Financial support for Scotland’s food and drink industry, as well as, funding for gigabit-capable broadband has been welcomed by Scottish Land & Estates (SLE).

The rural business organisation also said it was pleased tax relief on red diesel for agricultural business had been retained in the March 11, 2020, Budget at Westminster.

‘Positive announcements’

“There are many positive announcements in the budget to help Scotland’s rural economy,” said Sarah-Jane Laing, chief executive of SLE.

“We welcome further funding to promote Scottish food and drink overseas and given the current economic uncertainty, we were pleased to see fuel duty – which is particularly pertinent to rural workers travelling longer distances – frozen for another year.

Whilst we acknowledge the long-term need to move to cleaner fuels, it is also good news for Scottish farming that tax relief on red diesel for agriculture will be retained.

“The chancellor [of the exchequer] announced £5 billion to get gigabit-capable broadband into the hardest-to-reach places in the UK, as well as £510 million in the shared rural mobile phone network.

“Those living in Scotland’s rural communities will be delighted by this announcement but we await the detail of how this will actually be delivered.

“An improved communications network is something which is long-overdue and requires a cooperative approach from both governments, telecoms providers and other stakeholders,” Laing said.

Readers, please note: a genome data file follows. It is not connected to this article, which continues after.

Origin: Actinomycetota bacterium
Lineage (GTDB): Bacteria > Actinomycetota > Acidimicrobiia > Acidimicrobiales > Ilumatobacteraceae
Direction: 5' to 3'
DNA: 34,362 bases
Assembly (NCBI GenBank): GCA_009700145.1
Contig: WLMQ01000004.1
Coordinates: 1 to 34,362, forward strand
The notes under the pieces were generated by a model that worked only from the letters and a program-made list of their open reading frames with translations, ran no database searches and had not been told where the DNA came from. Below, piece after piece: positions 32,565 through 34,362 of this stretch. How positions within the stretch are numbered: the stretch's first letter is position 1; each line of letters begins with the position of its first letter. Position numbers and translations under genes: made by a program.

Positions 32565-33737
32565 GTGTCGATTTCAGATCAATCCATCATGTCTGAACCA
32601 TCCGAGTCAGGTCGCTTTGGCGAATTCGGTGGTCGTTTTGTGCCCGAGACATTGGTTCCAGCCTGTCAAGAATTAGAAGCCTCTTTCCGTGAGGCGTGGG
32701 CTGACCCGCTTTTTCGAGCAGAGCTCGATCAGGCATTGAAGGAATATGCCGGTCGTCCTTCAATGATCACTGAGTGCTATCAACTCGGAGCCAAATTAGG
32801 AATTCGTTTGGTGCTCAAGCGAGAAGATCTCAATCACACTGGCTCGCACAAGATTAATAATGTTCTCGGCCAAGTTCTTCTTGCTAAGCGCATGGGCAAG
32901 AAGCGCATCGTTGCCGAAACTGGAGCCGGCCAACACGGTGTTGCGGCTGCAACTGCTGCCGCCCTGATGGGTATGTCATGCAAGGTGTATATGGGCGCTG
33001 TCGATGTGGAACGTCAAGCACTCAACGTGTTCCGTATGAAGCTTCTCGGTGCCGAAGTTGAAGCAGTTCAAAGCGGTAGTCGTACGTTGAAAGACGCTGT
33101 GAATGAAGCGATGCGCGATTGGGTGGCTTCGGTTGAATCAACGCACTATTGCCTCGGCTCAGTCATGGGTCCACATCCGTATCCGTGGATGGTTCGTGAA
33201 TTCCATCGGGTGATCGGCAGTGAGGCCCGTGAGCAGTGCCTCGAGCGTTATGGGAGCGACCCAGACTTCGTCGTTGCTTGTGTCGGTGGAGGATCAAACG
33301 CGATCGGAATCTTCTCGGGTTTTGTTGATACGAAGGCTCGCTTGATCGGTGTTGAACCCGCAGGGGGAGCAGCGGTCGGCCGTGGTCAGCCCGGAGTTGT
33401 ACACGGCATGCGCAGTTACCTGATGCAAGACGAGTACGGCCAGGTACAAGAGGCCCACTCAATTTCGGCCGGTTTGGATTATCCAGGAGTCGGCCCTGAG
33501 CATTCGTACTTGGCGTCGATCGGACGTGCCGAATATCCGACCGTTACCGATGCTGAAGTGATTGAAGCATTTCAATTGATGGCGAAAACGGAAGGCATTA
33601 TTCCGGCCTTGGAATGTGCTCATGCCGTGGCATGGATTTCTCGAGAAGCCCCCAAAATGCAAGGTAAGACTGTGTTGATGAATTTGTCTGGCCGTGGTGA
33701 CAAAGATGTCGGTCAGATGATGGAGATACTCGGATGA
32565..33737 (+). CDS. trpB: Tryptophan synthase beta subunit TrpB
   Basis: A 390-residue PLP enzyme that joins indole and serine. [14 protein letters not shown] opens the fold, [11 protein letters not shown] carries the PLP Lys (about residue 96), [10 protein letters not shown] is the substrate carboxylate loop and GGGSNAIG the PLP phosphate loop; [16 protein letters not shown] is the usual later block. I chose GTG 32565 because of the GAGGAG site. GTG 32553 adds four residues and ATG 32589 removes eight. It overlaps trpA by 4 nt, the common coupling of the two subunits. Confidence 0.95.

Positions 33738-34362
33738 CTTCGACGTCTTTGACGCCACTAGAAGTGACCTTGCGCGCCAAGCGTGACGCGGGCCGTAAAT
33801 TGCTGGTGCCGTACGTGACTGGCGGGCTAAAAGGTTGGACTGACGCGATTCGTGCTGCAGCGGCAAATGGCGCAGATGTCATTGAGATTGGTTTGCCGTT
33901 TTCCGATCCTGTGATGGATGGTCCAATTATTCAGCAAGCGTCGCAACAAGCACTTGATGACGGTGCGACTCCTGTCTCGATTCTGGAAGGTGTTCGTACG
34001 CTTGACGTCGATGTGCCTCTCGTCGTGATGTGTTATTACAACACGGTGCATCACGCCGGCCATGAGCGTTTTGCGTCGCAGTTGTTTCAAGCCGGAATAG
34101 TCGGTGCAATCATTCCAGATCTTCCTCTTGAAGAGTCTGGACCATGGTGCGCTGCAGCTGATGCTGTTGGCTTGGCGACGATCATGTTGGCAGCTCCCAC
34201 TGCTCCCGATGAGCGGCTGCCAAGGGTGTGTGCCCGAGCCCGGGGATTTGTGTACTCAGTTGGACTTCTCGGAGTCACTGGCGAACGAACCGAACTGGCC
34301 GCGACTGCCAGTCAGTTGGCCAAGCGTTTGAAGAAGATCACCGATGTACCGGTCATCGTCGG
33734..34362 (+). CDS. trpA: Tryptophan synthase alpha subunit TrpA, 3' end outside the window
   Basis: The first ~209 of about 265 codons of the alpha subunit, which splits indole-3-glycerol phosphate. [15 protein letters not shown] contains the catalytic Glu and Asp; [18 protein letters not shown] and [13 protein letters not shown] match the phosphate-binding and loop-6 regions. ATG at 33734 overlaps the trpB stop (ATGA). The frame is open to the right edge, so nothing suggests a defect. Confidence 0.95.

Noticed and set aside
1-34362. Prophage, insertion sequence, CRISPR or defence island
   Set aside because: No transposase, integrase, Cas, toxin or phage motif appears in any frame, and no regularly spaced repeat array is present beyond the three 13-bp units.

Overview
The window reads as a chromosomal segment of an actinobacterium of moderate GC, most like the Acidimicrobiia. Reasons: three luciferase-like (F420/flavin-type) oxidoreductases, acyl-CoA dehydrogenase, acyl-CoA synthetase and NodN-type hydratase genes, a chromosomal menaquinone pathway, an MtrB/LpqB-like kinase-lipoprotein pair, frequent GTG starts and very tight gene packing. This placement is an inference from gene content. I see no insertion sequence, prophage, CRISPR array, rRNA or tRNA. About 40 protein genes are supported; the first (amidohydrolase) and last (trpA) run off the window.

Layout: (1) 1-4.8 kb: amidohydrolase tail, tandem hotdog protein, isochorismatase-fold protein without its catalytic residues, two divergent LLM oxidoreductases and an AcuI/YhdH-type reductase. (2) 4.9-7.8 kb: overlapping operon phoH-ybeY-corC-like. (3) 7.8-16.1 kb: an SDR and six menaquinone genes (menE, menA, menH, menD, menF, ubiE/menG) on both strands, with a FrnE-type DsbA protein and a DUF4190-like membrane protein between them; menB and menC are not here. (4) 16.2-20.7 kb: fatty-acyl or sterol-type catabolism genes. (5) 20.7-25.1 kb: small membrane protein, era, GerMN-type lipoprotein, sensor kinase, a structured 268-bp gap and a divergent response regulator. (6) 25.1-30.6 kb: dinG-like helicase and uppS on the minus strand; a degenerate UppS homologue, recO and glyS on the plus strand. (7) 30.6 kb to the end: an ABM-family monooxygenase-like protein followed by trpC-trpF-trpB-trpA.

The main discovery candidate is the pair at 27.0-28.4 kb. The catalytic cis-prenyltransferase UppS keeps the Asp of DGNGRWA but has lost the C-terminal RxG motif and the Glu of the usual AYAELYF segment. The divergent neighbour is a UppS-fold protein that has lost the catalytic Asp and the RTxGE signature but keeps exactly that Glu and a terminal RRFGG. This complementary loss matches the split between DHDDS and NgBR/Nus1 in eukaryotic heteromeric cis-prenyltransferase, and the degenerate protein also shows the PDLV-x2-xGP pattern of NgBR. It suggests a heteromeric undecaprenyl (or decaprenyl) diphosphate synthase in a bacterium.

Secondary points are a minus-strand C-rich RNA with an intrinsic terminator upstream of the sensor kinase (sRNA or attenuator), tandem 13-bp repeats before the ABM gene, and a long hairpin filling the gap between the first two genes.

Relief for Scottish businesses?

SLE added that it would be keen to see what action the Scottish Government plans to take regarding non-domestic rates, following the announcement from the chancellor, in the wake of the coronavirus outbreak.

Laing continued: “The chancellor said that eligible retail, leisure or hospitality businesses with a rateable value below £51,000 will pay no business rates in the next financial year.

“This is welcome news for businesses south of the border, but also raises the question of what relief Scottish businesses will receive during the coronavirus crisis.

“If left unchanged in Scotland, our businesses – including shops, hotels and accommodation in rural areas – will face a huge competitive disadvantage. We would urge the Scottish Government to consider what help it can provide as soon as possible,” Laing concluded.